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Rein in DNA Fingerprinting, Report Urges

18 September 2007 (All day)
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Police in the United Kingdom should keep DNA profiles of only people convicted of a crime, not of suspects, children, or other individuals. That's the conclusion of a report released today by the Nuffield Council on Bioethics, an independent group advising the U.K. government.

The use of DNA to identify suspects and convict criminals has grown rapidly since geneticist Alec Jeffreys of the University of Leicester, U.K., first deployed the tool in a rape investigation in 1984. The U.K. police now maintain genetic information on about 4 million individuals, or 6% of the country's population; U.S. authorities have comparable data on a much smaller fraction of their population, about 4.6 million people. The collections include DNA profiles of suspects, convicts, volunteers, and even thousands of children who for one reason or another have been swept into the net. The U.K. government recently sought advice on whether limits should be placed on such biological data collecting. The answer from the Nuffield Council is an emphatic "yes."

In its 160-page opinion, a working group of the Nuffield Council lists a series of proposed restrictions on record-keeping of DNA profiles, fingerprints, and other biological records. Perhaps the broadest recommendation is that data be kept permanently on only people convicted of a crime. Furthermore, the group finds, the list of "recordable offenses" that result in automatic collection of data should "exclude all minor, non-imprisonable" crimes, such as littering and speeding. In general, data gathering should be proportional to the crime, the council argues, and the system should favor requests to remove data on children under age 18 unless there is a good reason not to do so. (By one estimate, about 750,000 U.K. minors are now profiled.)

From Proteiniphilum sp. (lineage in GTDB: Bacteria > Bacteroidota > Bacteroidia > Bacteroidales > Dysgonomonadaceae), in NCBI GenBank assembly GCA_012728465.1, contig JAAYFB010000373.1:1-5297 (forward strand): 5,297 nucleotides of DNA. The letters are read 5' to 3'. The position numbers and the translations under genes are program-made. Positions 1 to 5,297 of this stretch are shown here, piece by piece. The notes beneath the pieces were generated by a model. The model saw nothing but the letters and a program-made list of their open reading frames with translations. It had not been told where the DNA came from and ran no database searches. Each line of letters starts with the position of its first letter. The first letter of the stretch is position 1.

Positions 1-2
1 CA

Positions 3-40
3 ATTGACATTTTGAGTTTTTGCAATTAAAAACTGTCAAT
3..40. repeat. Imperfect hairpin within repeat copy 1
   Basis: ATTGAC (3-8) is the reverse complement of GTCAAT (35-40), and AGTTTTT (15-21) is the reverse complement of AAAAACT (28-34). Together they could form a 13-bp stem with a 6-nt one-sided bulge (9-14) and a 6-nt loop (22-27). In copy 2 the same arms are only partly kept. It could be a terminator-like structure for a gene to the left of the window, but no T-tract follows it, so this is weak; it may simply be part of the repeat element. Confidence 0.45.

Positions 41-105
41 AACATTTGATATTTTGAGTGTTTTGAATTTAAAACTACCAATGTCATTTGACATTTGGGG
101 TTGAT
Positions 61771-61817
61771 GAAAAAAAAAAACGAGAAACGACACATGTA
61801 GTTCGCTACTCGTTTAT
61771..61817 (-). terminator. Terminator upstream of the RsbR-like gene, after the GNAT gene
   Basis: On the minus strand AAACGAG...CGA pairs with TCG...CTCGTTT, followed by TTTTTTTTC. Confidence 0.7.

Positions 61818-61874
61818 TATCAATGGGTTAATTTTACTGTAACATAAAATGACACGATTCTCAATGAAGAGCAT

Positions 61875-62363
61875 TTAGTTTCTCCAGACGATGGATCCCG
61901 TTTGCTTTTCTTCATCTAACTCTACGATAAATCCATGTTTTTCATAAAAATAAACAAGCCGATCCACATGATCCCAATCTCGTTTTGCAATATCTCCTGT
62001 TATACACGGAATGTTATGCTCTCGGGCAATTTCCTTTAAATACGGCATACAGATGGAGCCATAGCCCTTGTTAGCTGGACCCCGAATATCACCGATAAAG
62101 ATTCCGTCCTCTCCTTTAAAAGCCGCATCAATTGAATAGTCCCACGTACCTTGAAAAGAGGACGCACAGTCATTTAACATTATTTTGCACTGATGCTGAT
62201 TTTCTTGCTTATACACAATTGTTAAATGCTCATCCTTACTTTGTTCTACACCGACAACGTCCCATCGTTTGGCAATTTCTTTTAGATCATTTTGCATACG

The report also recommends against a proposed nationwide forensic DNA database, saying the economic cost and risk to privacy outweigh the likely benefit to public safety. But it notes that the balance could tip back some day and that the decision should be "subject to review as biometric technology develops."

Despite its recommendations, the report does not identify any major methodological flaws or call for significant changes in DNA profiling. Panel chair Bob Hepple, professor emeritus of law at the University of Cambridge, U.K., admits there's a risk that DNA samples may become contaminated or that other processing errors might lead to the mistaken identification of an individual, but he writes that "the science and technology of DNA fingerprinting and profiling are, for the most part, increasingly robust and reliable."

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